Wuthering Heights at Rosemary Branch Theatre

  • Theatre
 
Wuthering Heights at Rosemary Branch Theatre

Published:

Thu, 17/04/2014 - 15:44

By:

paul
Jack Benjamin in Wuthering Heights.  Photo: Andy Barker
Jack Benjamin in Wuthering Heights. Photo: Andy Barker
Published: 
17 April, 2014
CAROLINE DAVID

“A FIEND of a book – an incredible monster,” was how Dante Gabriel Rossetti referred to Emily Bronte’s classic novel Wuthering Heights.

Certainly, setting yourself the goal of adapting a story that encompasses two generations of one family torn about by a tempestuous love affair, set around the Yorkshire Moors is no mean feat – especially when it will play on a claustrophobic stage like at the Rosemary Branch Theatre. But Helen Tennison adapts and directs this production with real sensitivity.

She uses a combination of inventive visuals and a flexible farmhouse set to conjure up an expansive sense of space so that the forces of nature are strongly evoked. Actors clamber in and out of windows and hidden doors to convey the characters’ thirst for freedom, while bold lighting changes accompanied by haunting projections and music work to conjure up the passage of time and Cathy’s spirit. Cathy’s haunting scenes – moments that can easily appear overdone, absurd even – are well handled.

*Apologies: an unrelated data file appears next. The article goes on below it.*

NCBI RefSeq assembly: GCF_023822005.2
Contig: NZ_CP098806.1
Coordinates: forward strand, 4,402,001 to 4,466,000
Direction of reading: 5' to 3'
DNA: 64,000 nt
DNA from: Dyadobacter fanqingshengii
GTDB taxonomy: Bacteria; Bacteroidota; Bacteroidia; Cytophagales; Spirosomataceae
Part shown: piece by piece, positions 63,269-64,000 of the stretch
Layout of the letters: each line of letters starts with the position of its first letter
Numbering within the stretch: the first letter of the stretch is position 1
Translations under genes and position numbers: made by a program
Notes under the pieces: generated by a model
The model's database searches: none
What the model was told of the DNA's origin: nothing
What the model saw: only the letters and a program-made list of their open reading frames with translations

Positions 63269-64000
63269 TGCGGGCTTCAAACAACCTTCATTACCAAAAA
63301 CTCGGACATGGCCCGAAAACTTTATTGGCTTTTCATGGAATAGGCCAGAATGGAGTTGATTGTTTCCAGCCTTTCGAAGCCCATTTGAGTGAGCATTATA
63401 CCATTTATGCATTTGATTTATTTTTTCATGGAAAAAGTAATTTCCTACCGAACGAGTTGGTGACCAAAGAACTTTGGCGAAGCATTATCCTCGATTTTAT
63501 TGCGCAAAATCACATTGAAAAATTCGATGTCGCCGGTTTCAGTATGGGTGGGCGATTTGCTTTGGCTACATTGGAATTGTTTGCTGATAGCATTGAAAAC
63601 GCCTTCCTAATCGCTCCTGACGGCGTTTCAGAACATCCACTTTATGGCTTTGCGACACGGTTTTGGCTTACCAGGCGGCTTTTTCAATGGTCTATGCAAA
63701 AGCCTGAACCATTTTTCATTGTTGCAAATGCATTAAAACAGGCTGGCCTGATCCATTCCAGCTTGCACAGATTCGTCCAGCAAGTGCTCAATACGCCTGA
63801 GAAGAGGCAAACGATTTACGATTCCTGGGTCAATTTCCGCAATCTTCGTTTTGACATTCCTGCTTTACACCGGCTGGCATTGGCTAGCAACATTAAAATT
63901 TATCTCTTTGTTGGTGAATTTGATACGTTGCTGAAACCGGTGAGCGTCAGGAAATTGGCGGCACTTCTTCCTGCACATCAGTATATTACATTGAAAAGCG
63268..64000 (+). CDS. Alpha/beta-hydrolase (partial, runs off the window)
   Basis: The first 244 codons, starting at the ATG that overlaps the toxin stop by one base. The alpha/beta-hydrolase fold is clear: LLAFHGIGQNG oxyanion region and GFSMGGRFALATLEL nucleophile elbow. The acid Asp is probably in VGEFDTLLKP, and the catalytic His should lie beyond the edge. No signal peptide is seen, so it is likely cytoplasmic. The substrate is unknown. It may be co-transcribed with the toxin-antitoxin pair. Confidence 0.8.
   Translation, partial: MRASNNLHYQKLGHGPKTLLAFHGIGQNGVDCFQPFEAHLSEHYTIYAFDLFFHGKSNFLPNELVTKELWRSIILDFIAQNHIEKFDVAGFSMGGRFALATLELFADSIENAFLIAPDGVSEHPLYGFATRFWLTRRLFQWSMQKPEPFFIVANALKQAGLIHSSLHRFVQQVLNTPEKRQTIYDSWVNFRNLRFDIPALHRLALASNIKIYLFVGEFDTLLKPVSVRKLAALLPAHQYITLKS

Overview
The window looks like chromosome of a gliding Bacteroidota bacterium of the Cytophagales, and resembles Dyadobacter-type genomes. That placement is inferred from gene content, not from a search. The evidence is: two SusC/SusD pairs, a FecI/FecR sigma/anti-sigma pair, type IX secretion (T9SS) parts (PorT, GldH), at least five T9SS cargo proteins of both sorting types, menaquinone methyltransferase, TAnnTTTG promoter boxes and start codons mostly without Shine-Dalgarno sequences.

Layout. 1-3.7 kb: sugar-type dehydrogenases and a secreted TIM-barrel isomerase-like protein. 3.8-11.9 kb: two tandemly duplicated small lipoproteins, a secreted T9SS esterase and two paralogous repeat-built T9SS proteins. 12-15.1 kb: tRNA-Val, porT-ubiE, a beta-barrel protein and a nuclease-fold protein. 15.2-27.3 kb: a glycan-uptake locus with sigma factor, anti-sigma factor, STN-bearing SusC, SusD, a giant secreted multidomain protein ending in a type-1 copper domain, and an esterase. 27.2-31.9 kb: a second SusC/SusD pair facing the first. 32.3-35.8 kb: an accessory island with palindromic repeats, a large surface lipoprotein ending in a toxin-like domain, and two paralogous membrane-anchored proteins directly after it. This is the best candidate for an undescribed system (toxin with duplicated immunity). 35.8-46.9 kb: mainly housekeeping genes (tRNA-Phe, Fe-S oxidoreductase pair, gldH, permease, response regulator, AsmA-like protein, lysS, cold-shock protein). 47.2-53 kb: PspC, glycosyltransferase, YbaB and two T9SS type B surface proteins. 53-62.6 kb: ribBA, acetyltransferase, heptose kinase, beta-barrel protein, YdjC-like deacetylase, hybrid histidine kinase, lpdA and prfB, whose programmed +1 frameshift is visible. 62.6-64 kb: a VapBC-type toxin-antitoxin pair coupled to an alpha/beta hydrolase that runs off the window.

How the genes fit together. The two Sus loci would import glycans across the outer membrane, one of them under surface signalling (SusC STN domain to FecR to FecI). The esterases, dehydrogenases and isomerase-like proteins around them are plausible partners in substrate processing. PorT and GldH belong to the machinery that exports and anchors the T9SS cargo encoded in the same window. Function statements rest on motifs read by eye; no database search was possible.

Lucinda Lloyd is a wonderful choice as Cathy: tender and fierce, playful but headstrong, it is a gift of a role and Lloyd is extremely watchable. Jack Benjamin has a strong stage presence but his Heathcliff lacks a real sense of threat. Once Cathy dies, the story can wane but Helen Watkinson invests young Cathy with impressive energy.

The adaptation is so faithful to the novel’s original structure that it can feel laboured as every plot point is ticked off. Too much time is taken setting up the flashback framework and Nellie’s narration does not need to be as detailed on stage.

There are also some extremely dodgy wigs on display as actors double up roles and make some unconvincing transitions. But then, needs must, and it would be unfair to quibble too much over such details given the production’s considerable merits.

UNTIL APRIL 27
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